Some names I recall from my days at the Casino are Ted Mason, who later fought some terrific scraps for me when I Promoted in London, Gravesend's Alf "Tiger" Newbiggin, Bert "Kid" Freeman, Goff Williams and Billy Webb (known as 'the King of the Casino – he fought dozens of times for the Pullums – Ed). Then there were Goff Williams, Jack Vinal, the Rubery brothers Joe and Fred, Dick Caulfield, Buller Ford and the four Swinbourne boys. Some years after the war, one of the Swinbournes – I can't place which one – used to stand with the news-seller at Camberwell Green and nearly opposite our offices in Church Street. I used to speak to him on the way to the postbox but he seldom answered, so I don't know if I had unintentionally offended him in the past.
Some years ago, when I was attending a Croydon EBA meeting, a smiling gentleman introduced himself as Teddy Bryant and reminded me that he'd twice appeared on the same bill as I had. He kindly handed me a batch of newspaper cuttings about boxing at the Rochester venue. For the life of me I couldn't remember him that far back but here he was bringing my forgotten past up to the present. The ensuing conversation with this good-natured and smiling gentleman left me with a warm glow.
Obviously, in promoting at the Casino we met many fine naval fighters. Some boxed for us down in Kent and when "Pullum Promotions" opened in London at the Ilford Skating Rink, we featured Seaman Wakeling, Seaman Harvey, Seaman Reed, Stoker Morell and Seaman Christie on our bills. Many other naval scrappers came to us from the Medway towns. We also continued to use many Kent boxers on our ever-expanding promotions. I remember a busy gentleman named Darkie Feint. We used to book some of the local fighters whom he trained.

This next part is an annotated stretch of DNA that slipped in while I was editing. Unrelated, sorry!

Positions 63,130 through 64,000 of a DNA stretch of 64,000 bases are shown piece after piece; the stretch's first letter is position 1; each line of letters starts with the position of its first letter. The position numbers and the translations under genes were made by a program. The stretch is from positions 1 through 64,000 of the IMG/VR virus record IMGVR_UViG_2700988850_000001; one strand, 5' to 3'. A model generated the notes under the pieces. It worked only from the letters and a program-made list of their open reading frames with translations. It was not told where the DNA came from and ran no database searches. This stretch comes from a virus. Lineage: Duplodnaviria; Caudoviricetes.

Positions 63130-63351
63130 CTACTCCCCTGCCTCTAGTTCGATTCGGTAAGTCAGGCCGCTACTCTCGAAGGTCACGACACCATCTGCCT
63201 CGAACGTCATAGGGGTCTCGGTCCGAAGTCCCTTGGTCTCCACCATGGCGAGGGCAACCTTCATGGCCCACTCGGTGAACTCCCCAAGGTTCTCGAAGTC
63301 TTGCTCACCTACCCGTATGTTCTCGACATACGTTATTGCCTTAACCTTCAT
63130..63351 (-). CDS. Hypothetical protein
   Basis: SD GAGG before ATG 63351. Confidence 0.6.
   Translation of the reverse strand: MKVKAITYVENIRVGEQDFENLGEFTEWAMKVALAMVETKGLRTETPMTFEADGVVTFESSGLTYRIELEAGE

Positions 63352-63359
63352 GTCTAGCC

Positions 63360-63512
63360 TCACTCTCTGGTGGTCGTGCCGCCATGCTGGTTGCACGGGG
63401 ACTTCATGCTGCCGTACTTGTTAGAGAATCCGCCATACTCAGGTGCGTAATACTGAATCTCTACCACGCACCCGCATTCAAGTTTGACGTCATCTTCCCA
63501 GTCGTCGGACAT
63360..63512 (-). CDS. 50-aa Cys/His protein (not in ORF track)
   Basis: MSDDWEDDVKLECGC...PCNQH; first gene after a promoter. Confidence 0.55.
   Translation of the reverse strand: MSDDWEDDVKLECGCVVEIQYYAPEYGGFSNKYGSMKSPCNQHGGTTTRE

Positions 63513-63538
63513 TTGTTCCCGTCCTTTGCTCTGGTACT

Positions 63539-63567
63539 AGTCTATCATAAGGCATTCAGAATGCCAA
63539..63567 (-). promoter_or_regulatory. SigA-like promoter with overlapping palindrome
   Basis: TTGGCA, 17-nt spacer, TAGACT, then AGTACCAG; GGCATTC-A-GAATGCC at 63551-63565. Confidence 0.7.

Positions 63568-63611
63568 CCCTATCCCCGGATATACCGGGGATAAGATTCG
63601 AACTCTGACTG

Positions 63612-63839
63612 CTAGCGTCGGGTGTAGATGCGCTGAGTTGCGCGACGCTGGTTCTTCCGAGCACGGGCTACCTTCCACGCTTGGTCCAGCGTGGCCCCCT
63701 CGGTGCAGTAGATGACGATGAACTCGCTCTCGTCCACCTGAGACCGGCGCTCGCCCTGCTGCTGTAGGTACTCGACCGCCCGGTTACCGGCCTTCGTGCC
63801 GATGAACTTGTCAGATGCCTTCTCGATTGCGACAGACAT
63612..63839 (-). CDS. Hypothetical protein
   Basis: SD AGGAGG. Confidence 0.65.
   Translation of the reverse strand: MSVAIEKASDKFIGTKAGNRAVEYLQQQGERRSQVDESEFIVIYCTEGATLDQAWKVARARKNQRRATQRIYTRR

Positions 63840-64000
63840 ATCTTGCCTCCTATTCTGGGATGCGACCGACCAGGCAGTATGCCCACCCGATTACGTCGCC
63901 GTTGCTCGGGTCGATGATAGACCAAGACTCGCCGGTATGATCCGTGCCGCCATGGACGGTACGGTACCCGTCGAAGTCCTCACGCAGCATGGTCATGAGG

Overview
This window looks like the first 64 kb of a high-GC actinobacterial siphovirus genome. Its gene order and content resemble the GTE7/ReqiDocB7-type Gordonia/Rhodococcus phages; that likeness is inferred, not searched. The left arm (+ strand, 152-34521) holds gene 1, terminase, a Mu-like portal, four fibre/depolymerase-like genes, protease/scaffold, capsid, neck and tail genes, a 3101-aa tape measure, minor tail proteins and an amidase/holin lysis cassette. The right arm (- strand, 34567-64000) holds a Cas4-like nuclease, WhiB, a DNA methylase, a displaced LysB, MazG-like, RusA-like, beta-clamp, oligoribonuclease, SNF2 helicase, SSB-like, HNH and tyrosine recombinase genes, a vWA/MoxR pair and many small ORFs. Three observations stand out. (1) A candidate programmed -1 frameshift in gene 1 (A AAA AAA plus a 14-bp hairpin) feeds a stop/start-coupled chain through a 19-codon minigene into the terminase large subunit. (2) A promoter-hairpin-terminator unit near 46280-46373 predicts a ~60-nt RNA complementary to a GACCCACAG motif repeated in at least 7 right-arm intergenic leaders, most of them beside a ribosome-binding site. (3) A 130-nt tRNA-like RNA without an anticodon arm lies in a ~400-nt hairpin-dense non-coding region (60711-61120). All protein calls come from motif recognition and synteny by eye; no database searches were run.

One Casino night I remember above all others was in January 1931. My father had managed to book the great Seaman Tommy Watson to top the bill over fifteen rounds against Jim Travis of Oldham, who was the featherweight champion of Nothern England and a game fighter. A packed house saw the ex-Seaman stop his man in the eighth round. Watson, who was boxing on a guarantee plus a percentage of the gate, came to the box-office with his representative to draw his money. Tommy was a very dour person. He placed all his "tellers'” figures on the table and demanded a certain figure of payment based on the gate percentage. My father said: "Tommy, our figures do not agree with yours." "Those are the figures of my men on the gate and that is the amount I want and I'll not leave until I get it!" responded Tommy belligerently. "All right, if you insist," said Dad with a smile, "but we make it roughly five pounds more than you do."
Poor Tommy didn't know where to put his face but he left with the money that was due to him. On the same night, Pat Bransfield of Dublin narrowly beat Seaman Reed of Chatham after ten fiercely contested rounds. In the six-rounders, Gillingham's Fred Rubery beat Chatham's Seaman Dare, Goff Williams of Chatham had to go all out to beat Archie Best of Rochester, Fred Swinbourne of Maidsone drew with Bill Berry of Gillingham and Rochester's Ted Thorn beat' the Scot, Kid Carracher. To complete this great night of boxing, my father, then aged 44, and two of his pupils in Jim Hale and Harry Knight, gave a weightlifting demonstration.
We opened promotions at Ilford Skating Rink soon after that and later I took over the promoter's banner at Oxford but it was at Rochester Casino that my promoting career started and these fond memories of those kind people remain with me.